I'm not sure who you were asking, but I'd like to answer. I have no issue with the latter. I'm trying to tell the truth; that's enough for me right now. It [i]is[/i] the number of times, certainly; but that's not the real issue. Worse, I'm not sure I can describe it. Here goes nothing...

As a kid, I wanted to be good. Cause no one liked it when I wasn't good and when I was 'bad' I got hit. Hit by mom, the kids at school, the teachers at school, random adults for not looking them in the eye, and everyone else because it seemed like the thing to do. So it seems, since I can pass as NT (level two no less), I must have a really over-developed hatred of being bad getting hit. And it turned out that I was taught, from Day1 on Planet Earth, that every expression that could identify me as autistic was bad. I buried them so deep, and so long ago, that I no longer know where they are or what they'd look like if I found them. Had it not been for the Burnout of the Millennium about ten years ago, I wouldn't have been led down the path to a diagnosis two months ago at 56.

Because of an experience I had back in November of 2020, I can now feel the trauma I'm subjecting myself to by continuing to act instead of just being. I know the way I'm doing it is damaging...but I have nothing to replace it with.



txfz1
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22 Dec 2021, 10:25 am

AngelL wrote:
txfz1 wrote:
As far as masking, NTs mask/assimulate/present. Is the issue the number of times it occurs or with the "lie or faking it" moral issue?


I'm not sure who you were asking, but I'd like to answer. I have no issue with the latter. I'm trying to tell the truth; that's enough for me right now. It [i]is[/i] the number of times, certainly; but that's not the real issue. Worse, I'm not sure I can describe it. Here goes nothing...

As a kid, I wanted to be good. Cause no one liked it when I wasn't good and when I was 'bad' I got hit. Hit by mom, the kids at school, the teachers at school, random adults for not looking them in the eye, and everyone else because it seemed like the thing to do. So it seems, since I can pass as NT (level two no less), I must have a really over-developed hatred of being bad getting hit. And it turned out that I was taught, from Day1 on Planet Earth, that every expression that could identify me as autistic was bad. I buried them so deep, and so long ago, that I no longer know where they are or what they'd look like if I found them. Had it not been for the Burnout of the Millennium about ten years ago, I wouldn't have been led down the path to a diagnosis two months ago at 56.

Because of an experience I had back in November of 2020, I can now feel the trauma I'm subjecting myself to by continuing to act instead of just being. I know the way I'm doing it is damaging...but I have nothing to replace it with.


I tried just being honest with myself and allowed myself to talk before thinking over the summer. I was surprised at the repetition that was voiced. I was also surprised by how my sub-conscious said things that my conscious had not processed yet or had blocked, and it (SC) was 100% correct. I still "acted instead of just being" when the stress was there and I'm very much afraid that I will never find myself in this mess. My only "bad" corporeal punishments, in my youth, were for the lying which I never understood. The moral issue still confuses me today.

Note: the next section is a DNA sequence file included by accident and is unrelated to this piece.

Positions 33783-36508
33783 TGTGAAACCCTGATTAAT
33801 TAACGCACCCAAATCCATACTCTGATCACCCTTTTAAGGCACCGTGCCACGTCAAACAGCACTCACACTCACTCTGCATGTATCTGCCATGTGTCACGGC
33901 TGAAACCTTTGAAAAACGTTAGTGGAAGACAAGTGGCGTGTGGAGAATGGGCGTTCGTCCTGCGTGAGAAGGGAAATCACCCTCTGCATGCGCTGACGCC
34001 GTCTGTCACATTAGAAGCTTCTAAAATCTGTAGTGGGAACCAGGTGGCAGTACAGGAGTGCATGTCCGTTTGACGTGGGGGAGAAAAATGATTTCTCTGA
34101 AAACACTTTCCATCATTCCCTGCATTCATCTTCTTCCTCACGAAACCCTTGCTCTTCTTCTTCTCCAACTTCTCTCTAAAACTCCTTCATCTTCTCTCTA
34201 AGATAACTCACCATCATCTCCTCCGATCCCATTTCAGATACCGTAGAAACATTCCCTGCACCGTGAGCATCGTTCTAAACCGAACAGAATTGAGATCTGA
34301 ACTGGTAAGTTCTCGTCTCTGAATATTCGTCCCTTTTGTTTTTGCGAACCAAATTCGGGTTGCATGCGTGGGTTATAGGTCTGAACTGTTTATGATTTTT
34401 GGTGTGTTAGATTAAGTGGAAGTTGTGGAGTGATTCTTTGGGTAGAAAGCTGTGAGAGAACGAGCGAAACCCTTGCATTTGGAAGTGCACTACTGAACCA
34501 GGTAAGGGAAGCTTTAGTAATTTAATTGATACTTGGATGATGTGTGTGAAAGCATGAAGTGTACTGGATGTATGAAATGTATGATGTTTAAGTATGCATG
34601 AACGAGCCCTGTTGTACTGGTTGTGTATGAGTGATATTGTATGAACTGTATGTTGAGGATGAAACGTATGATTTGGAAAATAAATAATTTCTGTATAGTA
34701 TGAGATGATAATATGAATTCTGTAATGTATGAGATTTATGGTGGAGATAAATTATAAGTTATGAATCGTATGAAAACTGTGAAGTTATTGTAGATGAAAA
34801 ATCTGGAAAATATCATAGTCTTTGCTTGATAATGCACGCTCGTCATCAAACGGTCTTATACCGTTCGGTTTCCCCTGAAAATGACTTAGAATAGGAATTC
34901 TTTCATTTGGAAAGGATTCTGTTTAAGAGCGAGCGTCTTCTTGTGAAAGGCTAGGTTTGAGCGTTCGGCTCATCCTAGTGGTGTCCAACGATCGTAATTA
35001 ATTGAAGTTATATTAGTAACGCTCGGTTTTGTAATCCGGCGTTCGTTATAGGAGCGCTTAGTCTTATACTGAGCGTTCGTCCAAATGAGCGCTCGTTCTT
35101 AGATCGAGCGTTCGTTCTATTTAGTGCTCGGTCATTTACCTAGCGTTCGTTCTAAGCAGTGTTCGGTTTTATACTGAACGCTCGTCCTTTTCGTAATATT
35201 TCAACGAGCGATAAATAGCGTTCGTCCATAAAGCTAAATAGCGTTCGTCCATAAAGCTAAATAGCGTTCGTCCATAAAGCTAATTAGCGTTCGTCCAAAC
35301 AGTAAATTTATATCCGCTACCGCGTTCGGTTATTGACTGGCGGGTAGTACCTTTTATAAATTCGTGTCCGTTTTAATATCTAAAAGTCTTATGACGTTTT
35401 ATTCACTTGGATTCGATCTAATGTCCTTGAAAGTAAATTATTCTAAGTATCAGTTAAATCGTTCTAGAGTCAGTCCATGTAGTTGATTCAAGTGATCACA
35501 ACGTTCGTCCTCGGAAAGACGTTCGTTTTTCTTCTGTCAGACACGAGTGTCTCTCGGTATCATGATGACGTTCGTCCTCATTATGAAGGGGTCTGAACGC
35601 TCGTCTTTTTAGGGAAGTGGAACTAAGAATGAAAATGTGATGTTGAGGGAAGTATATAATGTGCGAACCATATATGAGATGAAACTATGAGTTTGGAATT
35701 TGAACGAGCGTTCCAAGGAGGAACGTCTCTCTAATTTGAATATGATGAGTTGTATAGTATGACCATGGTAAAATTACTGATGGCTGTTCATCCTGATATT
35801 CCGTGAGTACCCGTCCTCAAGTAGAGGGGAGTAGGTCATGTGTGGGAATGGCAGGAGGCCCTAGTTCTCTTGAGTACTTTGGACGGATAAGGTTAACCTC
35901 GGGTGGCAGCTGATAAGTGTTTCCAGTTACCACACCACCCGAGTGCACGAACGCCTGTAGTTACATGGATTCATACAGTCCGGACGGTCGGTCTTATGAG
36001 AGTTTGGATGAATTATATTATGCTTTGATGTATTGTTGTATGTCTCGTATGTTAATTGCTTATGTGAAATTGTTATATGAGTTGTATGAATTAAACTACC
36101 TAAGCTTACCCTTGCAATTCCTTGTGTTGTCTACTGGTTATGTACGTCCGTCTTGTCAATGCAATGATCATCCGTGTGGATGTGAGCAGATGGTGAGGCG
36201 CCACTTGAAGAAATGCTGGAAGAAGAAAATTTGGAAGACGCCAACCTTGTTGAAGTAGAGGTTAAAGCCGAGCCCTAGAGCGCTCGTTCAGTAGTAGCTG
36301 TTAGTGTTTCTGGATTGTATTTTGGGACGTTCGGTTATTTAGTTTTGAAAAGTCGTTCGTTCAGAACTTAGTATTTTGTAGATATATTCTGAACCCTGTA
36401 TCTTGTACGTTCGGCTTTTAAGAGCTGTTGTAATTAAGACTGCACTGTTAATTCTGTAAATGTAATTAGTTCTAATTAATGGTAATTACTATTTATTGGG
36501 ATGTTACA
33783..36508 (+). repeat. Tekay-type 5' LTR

Finn Razelle
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07 Jan 2022, 1:31 pm

I almost started a new post with my own masking issues but then saw this thread so figured I'd contribute here, as you guys are already discussing the same thing. (Having some seriously appalling realizations on how much I mask in daily life. The following is a bit of a ramble, so feel free to skip if you are less of a reader and more of the "TLDR" persuasion.) For those folks who don't mind wordier posts, I would appreciate your feedback as much as the original author of this thread.

Today I started re-reading Way of the Pilgrim, by Gordon R. Dickson, a novel I studied intimately when in college as part of my graduate thesis. But even before I studied it, I read it and re-read it and loved it despite its stodgy writing style and sexist undertones. It was about a courier-translator named Shane Evert (whose first name implies “shame” and last name, translated from the Latin, literally means “turned outward,” as in, “turned outward and away from oneself,” or perhaps “turned inside out”). His every moment was governed by the alien conquerors of Earth for whom he worked as translator, and his constant compulsion to hypervigilant study of his alien masters, the Aalaag… his attention to every nuance of their voices and body language and wording … was because he knew that his very survival and existence depended upon the accuracy of such study—being able to intuit and predict their actions, and act and react accordingly, to be so faultlessly correct by those alien standards that no harm would come to him through inadvertent mistakes. It is masking at its most intense—the use of empathic ability to avoid provoking adverse reactions from those by whose power he is dominated, and whose rage at his mistakes could literally end his existence in a moment of pique.